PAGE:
2nd April 1744

The first ever winner of a round of golf

The rules of golf were formalised by the Gentlemen Golfers of Leith in 1744. Having decided to hold a competition, they needed to decide exactly what was and wasn’t acceptable, so they devised 13 articles, which they published in their first book of minutes.

The first match was between 11 players at Leith Links, competing for a silver golf club, donated by the City of Edinburgh. The course was shorter than is used in a modern-day competition, with just five holes. The longest of these was the 495-yard (453m) South-mid.

Royal surgeon wins

The winner was John Rattray, a surgeon for the royal family. As well as winning the silver club, he had the honour of being Captain of Golf for the next 12 months, in which capacity he signed the rules by which he’d won. They are now held by the National Library of Scotland.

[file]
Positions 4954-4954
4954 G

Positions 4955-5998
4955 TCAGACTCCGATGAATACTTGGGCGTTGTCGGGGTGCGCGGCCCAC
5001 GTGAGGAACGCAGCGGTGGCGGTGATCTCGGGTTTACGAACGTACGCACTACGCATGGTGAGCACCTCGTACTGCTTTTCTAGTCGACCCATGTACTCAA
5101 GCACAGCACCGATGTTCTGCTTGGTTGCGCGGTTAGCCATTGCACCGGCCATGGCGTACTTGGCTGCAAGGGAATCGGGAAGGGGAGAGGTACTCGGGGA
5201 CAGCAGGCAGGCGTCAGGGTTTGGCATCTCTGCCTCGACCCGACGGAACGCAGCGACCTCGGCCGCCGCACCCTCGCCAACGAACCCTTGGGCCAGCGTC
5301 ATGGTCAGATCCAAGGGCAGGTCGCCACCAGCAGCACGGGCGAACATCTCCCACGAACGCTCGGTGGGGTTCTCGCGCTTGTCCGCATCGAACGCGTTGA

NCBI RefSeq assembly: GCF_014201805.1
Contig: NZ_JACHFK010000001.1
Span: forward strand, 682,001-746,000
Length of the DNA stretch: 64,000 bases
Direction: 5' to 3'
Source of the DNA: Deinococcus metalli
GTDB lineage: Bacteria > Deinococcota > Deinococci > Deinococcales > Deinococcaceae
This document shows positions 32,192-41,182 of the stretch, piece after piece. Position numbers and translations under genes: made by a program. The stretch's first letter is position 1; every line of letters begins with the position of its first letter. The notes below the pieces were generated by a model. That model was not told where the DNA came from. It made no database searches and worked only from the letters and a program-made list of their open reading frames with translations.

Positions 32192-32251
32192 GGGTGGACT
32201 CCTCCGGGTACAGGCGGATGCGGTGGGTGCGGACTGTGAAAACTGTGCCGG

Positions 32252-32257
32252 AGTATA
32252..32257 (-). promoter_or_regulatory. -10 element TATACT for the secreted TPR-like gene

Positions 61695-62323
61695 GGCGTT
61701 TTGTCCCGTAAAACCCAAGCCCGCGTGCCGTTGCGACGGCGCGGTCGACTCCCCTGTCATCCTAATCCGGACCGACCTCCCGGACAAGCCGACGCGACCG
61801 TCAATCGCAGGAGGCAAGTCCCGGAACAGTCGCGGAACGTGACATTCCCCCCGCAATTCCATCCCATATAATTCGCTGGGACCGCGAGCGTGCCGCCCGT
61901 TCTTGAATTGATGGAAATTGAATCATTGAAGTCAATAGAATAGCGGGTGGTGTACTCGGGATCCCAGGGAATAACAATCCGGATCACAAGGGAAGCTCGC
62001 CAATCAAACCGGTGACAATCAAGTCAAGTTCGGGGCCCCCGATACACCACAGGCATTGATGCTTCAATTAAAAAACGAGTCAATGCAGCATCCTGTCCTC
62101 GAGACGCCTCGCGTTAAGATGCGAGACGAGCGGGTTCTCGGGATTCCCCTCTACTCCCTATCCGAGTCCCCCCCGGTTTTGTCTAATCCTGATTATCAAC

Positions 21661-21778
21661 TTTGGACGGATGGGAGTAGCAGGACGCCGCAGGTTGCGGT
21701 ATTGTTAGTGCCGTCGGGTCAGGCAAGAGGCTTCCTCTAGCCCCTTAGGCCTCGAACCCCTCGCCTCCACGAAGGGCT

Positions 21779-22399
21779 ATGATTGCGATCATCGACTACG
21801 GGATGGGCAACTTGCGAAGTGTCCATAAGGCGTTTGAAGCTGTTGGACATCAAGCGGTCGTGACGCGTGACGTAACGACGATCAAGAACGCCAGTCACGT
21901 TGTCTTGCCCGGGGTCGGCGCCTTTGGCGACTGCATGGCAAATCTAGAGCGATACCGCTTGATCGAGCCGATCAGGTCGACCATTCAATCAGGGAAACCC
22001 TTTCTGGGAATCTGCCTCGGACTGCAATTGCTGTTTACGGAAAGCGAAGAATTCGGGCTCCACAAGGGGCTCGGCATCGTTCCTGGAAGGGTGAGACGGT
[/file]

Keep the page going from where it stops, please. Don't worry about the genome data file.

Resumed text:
The Leith Rules Golf Society erected a bronze, life-size statue of Rattray on the Leith Links, which was unveiled on 11 September 2019. The plaques affixed by it tell the story of that first game, and of Rattray’s fortunate escape from the gallows some years later. He won the championship for a second time in 1745 but, as a Jacobite supporter, he was captured at Culloden and sentenced to death. He escaped the gallows when his friend and golfing partner, Lord Duncan Forbes, secured his release.



Other events that occured in April

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